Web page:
Pop culture obsessives writing for the pop culture obsessed.
We may earn a commission from links on this page.
Pop culture obsessives writing for the pop culture obsessed.

Community: “Remedial Chaos Theory”

We may earn a commission from links on this page.

For too many people, the easiest thing to do is assume everything sucks. Becoming passionate about something—really loving it—requires putting yourself on the line. It also requires that at some point, you might be let down by that which you love. We all disappoint each other, and nobody’s perfect. We say these things, but too often, we don’t really believe them. Deep down, we’re hoping we’ll find someone or something that never lets us down, that will forgive us every time we let them down. To a real degree, that’s probably why many people lose themselves in the pop culture of their childhood: When you were a kid, disappointment was barely a word in your vocabulary, and if you loved something, you loved it without reservation. Now, you’re an adult. Even if you love something, there’s often a detachment, a sense that if you pull away just far enough, you can stay enamored without falling too far. Then when the time comes, you can cut bait and head home, secure in your ability to keep from being hurt too much.

It’s telling that the most significant moment in “Remedial Chaos Theory,” the best episode of Community since “Advanced Dungeons And Dragons” and very likely one of the 10 best episodes the show will ever make, is somebody saying no. Community is often seen as a show that’s all ironic detachment, all sneer and standing back and making fun of the cool kids. But Community has always been a show about the wonderful things that can happen when you start to open up and let other people into your life, not when you push them out, in addition to being a show about how co-dependency can get people trapped in harmful feedback loops. If last week’s episode explored the latter half of that equation, this week’s episode explored the former half of the thesis. This is a show that’s all about what happens when the person who says no isn’t there, and everybody’s allowed to go on with what they’d normally be doing.


At first, Britta bursting out with the first word in The Police’s “Roxanne” seems like a simple gag to orient us in the ever-changing timeline. Jeff will always hit his head on the ceiling fan, Pierce will always launch into a story about having sex with Eartha Kitt in an airplane bathroom, and Britta will always (except for the time she goes to get the pizza) try to sing “Roxanne.” Because of how the show’s been constructed, we assume the joke’s on Britta, who’s insane enthusiasm for things can be as weird and off-putting as anything else. (Watch how she tells Abed his Indiana Jones diorama is sexy or how she races out from the bathroom to get pizza.) Also, she’s high, and we know that network TV loves to laugh at people on the drugs. But the joke is actually on Jeff, who shuts her down every time except the last, when he has to go get the pizza. And when that happens, Shirley joins in with the sing-along, Annie gets up to dance (and Abed invites her to move in), and the group joins each other in an infectious love-in. It’s the kind of goofy group-hug that used to end many season-one episodes, but it’s different this time: Jeff’s on the outside, eating pizza and smiling, unsure just how far he can commit to these people. Also on the outside? Pierce, who’s pitching a troll figurine out a window. (Piece and Jeff are also linked by being the only two people who do something in every single timeline, even when they have to go get pizza.)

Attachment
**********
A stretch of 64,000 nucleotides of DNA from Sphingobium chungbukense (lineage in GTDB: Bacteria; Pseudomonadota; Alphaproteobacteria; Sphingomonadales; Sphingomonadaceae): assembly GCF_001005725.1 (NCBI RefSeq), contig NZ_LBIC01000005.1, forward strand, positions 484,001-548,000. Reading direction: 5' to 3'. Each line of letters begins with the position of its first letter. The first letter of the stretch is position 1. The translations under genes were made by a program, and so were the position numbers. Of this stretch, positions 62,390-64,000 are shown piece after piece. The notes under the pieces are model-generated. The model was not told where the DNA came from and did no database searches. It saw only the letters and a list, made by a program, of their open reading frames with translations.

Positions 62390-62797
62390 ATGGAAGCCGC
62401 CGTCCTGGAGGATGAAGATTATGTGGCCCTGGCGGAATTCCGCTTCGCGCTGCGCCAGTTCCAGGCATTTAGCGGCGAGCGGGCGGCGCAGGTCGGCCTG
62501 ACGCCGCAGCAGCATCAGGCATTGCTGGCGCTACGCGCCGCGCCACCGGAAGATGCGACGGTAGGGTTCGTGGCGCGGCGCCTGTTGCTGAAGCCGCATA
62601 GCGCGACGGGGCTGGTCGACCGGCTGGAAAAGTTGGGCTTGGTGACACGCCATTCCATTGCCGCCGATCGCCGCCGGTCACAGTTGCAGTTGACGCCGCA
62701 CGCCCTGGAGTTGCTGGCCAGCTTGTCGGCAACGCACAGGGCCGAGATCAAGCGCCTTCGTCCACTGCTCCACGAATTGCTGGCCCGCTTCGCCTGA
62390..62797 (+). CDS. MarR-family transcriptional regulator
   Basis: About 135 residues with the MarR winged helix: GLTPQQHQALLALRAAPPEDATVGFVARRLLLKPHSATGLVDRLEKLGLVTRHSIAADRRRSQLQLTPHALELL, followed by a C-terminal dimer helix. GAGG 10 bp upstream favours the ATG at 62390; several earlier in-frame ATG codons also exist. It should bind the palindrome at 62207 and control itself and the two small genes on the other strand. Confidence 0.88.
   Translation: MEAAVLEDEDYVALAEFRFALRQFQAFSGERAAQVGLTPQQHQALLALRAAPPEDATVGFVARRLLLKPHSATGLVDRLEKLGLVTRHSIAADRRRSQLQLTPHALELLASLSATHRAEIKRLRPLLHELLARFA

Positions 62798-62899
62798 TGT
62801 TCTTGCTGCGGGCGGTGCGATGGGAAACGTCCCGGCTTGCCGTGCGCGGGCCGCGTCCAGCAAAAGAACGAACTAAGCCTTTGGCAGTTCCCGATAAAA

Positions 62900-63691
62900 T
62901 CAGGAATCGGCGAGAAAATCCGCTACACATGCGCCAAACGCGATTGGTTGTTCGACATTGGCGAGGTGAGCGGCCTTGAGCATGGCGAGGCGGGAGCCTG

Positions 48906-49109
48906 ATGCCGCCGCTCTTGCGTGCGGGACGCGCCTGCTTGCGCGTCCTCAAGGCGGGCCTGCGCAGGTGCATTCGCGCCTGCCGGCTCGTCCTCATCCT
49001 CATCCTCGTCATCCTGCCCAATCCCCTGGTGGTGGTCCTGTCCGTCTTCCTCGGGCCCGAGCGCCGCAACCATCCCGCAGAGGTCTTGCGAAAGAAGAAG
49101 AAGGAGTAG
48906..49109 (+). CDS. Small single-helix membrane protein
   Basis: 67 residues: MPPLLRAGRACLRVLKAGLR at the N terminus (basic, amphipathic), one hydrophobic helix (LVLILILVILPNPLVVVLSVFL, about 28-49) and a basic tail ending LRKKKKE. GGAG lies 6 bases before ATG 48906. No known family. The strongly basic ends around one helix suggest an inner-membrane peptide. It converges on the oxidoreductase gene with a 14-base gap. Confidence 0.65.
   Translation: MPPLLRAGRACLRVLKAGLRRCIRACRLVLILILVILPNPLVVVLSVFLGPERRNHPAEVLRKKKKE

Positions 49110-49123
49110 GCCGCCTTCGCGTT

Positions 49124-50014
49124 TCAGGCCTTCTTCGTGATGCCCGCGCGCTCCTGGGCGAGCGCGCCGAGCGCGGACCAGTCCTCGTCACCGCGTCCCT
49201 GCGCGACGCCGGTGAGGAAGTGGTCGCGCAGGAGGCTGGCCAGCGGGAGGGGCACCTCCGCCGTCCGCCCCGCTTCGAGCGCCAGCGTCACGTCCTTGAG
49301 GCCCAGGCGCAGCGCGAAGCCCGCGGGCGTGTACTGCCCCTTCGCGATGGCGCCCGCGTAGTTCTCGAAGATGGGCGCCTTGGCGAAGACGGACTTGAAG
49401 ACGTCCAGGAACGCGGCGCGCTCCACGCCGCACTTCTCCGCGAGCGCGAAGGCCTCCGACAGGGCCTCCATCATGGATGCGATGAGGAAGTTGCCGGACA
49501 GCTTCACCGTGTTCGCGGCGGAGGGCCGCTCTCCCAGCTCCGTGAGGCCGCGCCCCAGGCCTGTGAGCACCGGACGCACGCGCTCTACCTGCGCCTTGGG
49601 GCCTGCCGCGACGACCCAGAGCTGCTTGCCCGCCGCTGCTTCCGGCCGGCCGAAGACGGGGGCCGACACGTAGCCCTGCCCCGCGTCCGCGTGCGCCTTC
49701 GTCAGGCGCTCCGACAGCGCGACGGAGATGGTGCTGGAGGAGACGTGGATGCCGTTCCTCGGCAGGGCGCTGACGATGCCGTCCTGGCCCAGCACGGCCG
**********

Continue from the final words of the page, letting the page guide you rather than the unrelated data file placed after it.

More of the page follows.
There’s not really a story to “Remedial Chaos Theory.” If I were to tease out its structure, I guess I would say it’s a story about seeing the different things that happen when you remove one person from the group. It’s about teasing out the group’s dynamics at the start of the third season, after 50-plus episodes of television. The basic story is that someone has to go get pizza, they’re selected randomly (except the one time they’re not, which becomes the “real” timeline), and the ramifications of that act of random chance play out with the other characters. The story ends the same way every time: Somebody comes back with the pizza, but everything has changed. One time, the apartment’s on fire. One time, everybody’s gotten into a squabbling match. One time, Troy and Britta have a moment of real connection. One time, everybody gets up to dance.


The problem with a lot of “alternate timelines” episodes is that they try too hard to be clever. For me, the gold standard for this kind of episode is the Malcolm In The Middle half-hour “Bowling,” which works not because it focuses on all of the crazy things that happen in each timeline but because it examines Malcolm’s relationship with both of his parents. Where Rashomon-style episodes are best at showing us how the character see each other, these types of episodes are best at showing us just how they relate to each other, and how that differs as situations change. Since the basis of all situation comedy is putting a group of characters together in a space and seeing what funny things happen, this is essentially a potent distillation of the whole form.

While this may be reading too much into the episode (and when have I ever done that with this show?!), I think how the situation changes each time people leave subtly suggests their role within the group as a whole. It’s difficult to suggest Annie’s role, since her time away is mainly set up to let us know the various things that will be happening in each iteration of the timeline, but I guess I’d argue her role is caretaker (since Jeff tells her she’d be such a good nurse), even as she’s lousy at taking care of herself. Shirley, meanwhile, is the mother, but in a more nuanced way than this role is usually expressed on these ensemble comedy shows. Being the mother means she’s often just as angry with everyone as she is trying to guide them and nurture them. They refuse to take responsibility, and they mock her ideas for betterment, even as they secretly really like what she’s doing. (The mini-pies, after all, taste just like regular pies.)